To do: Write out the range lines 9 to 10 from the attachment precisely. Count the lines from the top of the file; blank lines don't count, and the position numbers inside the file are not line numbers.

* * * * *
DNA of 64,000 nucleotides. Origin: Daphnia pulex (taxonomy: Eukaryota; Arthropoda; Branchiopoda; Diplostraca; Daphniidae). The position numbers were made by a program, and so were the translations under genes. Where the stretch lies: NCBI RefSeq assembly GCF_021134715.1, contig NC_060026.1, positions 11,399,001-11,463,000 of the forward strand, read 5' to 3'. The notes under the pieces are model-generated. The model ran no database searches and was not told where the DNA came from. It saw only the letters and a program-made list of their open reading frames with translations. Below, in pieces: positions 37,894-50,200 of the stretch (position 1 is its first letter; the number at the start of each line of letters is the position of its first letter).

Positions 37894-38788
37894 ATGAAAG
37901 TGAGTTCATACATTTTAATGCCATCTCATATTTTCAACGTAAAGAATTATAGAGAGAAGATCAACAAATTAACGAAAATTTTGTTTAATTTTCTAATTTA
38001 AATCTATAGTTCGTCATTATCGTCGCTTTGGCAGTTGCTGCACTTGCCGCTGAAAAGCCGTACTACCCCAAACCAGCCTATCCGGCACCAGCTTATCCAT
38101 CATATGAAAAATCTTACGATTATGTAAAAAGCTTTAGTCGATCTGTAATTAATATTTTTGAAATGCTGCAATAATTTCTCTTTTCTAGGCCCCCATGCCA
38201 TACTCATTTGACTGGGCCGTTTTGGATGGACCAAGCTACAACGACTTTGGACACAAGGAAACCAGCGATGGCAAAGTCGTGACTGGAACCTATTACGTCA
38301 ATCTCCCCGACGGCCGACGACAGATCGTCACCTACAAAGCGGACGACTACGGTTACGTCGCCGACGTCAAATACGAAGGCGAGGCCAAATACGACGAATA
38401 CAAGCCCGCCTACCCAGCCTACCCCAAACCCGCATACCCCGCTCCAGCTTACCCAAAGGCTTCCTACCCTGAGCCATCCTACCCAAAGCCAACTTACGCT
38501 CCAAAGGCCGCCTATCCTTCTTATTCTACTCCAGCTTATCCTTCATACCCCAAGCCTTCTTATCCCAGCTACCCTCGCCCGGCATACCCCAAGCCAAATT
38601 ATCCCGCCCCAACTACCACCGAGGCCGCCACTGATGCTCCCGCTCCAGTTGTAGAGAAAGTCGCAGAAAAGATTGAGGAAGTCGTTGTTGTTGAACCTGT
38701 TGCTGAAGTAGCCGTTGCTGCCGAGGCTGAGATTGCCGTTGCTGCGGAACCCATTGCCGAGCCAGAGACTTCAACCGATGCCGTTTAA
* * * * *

38401 CAAGCCCGCCTACCCAGCCTACCCCAAACCCGCATACCCCGCTCCAGCTTACCCAAAGGCTTCCTACCCTGAGCCATCCTACCCAAAGCCAACTTACGCT
38501 CCAAAGGCCGCCTATCCTTCTTATTCTACTCCAGCTTATCCTTCATACCCCAAGCCTTCTTATCCCAGCTACCCTCGCCCGGCATACCCCAAGCCAAATT